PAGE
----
GARDINER — Councilors voted at their meeting Wednesday night to move a proposal to open a hard cider brewery in a former church to a second public hearing later this month, but they didn’t signal whether they support allowing the business to open in the residential district.

The Planning Board tentatively approved the proposal last week, but it’s up to councilors to decide whether the business will be appropriate for the neighborhood. The hard cider start-up company is looking to open in the former Gardiner Congregational Church on Church Street.

The second public hearing is scheduled for the council’s next meeting, on Aug. 27.

This is the first applicant to use a new zoning policy that allows the city to approve some commercial uses in older, nonresidential buildings in the high-density residential zone. The purpose is to encourage development in large buildings, such as former churches or institutional buildings, that likely wouldn’t happen without the city easing zoning restrictions.

The founder of Lost Orchard Brewing Co., David Boucher, of New Harbor, said the brewery will operate during normal business hours and will not harm the neighborhood.

The company plans to ferment the cider from a company in Monmouth in three 1,000-gallon tanks in the parish hall in the back of the building. It’s also hoping to open a tasting room in the former sanctuary by Memorial Day of next year.

Boucher said 150 accounts have given the company oral agreement to sell the cider. The company plans to sell both bottles and kegs of cider. Once the tasting room is open, the company also would sell growler fills and bottles of cider on site.

One Church Street neighbor, Nate Mitchell, who spoke against the proposal in a previous Planning Board meeting, told councilors he thinks allowing the hard cider brewery in the church would hurt the neighborhood’s tranquility.

“I see no way possible you could have a brewery in that closely confined area, sandwiched between homes there, (and) not have some disruption in the neighborhood,” he said.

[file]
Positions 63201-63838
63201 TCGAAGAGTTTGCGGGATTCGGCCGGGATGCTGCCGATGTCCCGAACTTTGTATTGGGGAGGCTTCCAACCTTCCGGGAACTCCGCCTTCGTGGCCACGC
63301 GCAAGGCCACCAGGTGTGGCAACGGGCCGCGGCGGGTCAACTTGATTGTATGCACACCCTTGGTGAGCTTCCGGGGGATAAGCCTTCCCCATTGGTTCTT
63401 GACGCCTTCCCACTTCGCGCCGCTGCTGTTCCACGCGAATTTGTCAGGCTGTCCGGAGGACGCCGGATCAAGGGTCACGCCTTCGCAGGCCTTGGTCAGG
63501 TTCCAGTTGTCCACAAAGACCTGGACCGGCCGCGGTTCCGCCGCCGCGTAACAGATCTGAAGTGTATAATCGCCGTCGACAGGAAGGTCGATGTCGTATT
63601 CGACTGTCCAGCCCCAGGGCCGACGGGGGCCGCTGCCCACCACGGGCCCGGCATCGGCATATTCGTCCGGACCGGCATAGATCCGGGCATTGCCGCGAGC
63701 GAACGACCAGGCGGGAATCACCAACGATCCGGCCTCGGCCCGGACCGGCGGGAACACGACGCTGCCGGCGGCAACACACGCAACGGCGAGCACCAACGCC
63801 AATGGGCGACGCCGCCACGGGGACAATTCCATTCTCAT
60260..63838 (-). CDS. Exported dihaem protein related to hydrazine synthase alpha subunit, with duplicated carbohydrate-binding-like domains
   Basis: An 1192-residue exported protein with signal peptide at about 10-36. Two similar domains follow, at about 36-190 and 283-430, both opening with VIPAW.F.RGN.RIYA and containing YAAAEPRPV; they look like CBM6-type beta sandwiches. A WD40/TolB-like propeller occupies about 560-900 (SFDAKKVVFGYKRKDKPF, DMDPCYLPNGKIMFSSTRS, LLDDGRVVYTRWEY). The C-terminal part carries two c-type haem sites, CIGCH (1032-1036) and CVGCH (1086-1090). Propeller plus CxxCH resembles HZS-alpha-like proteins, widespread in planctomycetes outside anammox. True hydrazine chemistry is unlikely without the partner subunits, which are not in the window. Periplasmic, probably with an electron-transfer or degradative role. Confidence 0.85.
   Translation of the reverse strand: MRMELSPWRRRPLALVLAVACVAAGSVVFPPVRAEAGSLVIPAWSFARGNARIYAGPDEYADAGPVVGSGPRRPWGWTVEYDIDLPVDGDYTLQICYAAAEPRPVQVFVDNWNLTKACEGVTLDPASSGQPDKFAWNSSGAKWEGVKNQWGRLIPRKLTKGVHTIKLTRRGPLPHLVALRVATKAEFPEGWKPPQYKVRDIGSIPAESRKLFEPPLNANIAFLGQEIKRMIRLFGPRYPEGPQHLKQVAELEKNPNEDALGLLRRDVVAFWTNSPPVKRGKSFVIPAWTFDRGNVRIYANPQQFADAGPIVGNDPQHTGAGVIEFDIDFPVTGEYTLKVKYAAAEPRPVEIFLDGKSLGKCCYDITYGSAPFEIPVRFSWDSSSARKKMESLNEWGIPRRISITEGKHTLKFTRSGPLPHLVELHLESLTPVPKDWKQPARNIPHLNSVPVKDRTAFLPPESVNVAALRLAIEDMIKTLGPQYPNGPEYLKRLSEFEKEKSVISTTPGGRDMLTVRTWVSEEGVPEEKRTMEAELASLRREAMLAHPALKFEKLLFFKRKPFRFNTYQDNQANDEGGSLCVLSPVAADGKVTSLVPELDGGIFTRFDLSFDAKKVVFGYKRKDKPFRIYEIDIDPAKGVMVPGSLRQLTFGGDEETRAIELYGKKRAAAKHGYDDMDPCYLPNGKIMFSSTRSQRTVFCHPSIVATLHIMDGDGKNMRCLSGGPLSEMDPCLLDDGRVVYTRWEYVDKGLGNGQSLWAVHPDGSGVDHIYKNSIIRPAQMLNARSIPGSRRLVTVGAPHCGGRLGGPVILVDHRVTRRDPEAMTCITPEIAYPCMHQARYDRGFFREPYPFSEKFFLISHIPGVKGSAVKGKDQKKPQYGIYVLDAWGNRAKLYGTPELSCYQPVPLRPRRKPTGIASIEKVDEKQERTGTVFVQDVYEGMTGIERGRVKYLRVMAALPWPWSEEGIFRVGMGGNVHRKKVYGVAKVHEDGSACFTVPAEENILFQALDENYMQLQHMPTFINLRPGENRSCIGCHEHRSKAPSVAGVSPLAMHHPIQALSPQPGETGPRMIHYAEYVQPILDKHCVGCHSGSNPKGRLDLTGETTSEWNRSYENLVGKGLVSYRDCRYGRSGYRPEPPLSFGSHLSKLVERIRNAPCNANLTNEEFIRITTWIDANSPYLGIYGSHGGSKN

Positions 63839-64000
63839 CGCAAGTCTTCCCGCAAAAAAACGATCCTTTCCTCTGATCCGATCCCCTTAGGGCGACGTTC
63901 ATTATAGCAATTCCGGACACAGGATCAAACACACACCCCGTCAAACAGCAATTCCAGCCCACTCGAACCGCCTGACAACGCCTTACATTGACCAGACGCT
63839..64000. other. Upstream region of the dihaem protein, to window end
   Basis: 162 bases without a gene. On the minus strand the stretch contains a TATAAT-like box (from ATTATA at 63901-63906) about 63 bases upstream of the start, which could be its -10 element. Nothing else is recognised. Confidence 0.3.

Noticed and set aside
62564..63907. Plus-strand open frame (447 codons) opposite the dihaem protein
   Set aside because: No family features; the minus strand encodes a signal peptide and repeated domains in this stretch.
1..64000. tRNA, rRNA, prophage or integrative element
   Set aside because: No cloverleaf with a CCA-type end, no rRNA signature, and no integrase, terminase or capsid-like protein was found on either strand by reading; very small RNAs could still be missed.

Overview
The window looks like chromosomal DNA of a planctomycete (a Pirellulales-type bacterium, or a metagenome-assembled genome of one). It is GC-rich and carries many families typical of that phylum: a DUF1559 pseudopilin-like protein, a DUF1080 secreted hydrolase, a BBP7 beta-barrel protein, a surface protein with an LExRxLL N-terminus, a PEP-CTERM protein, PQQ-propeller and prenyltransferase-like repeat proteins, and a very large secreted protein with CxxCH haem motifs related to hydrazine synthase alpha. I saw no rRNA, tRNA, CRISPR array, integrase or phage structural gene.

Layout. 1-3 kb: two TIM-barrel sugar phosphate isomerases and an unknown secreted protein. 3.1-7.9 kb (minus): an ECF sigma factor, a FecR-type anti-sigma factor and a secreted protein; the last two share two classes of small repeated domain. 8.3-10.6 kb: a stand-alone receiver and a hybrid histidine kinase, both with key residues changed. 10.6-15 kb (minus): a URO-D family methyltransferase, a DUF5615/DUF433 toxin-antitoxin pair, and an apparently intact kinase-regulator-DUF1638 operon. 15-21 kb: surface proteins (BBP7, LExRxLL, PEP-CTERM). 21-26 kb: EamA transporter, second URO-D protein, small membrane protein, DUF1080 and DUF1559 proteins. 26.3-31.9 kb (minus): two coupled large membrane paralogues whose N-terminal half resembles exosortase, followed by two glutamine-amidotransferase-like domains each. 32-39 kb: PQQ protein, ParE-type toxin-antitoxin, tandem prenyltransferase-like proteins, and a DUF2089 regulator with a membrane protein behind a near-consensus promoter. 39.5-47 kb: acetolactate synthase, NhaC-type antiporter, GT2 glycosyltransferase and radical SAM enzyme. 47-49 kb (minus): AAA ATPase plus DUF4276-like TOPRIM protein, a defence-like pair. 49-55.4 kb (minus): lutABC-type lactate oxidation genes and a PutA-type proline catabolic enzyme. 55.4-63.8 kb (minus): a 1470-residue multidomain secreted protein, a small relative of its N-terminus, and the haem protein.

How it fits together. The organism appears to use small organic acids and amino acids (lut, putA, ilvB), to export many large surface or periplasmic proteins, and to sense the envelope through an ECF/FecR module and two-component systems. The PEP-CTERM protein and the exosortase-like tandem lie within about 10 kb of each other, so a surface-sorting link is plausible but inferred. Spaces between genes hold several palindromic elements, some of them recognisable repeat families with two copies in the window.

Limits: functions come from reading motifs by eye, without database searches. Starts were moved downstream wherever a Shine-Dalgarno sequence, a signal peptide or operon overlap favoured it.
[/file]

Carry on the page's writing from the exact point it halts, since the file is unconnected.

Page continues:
Around ten residents spoke at the public hearing, and only two, besides Mitchell, said they were against the plan.

The objections to the proposal mainly regarded the nature of the hard cider business and whether the light manufacturing should be allowed in a residential district. One woman told councilors she didn’t want another business in the city distributing alcohol.

Clare Marron, owner of the downtown artisan store Monkitree and a downtown resident who spoke in favor of the proposal, said she’s glad Boucher is committed to both the city and the historical building.

“I look forward to having it in my community and the people it will attract to town and my business,” Marron said.

Councilors passed the new zoning policy in June to allow for the creative reuse of buildings that are no longer economically viable or physically suitable for uses allowed in the districts in which they’re located.

The former church building, which was built in 1843, has been unused since the church closed in 2009.

Councilors also approved a special event permit for BikeMaine, the second annual bicycle ride by the Bicycle Coalition of Maine. Bicyclists will travel 350 miles from Sept. 6 to 13, with stops in Gardiner and Winthrop. Participants are scheduled to stay overnight Sept. 9 in Gardiner’s Waterfront Park.

Paul Koenig — 621-5663

[email protected]

Twitter: @paul_koenig

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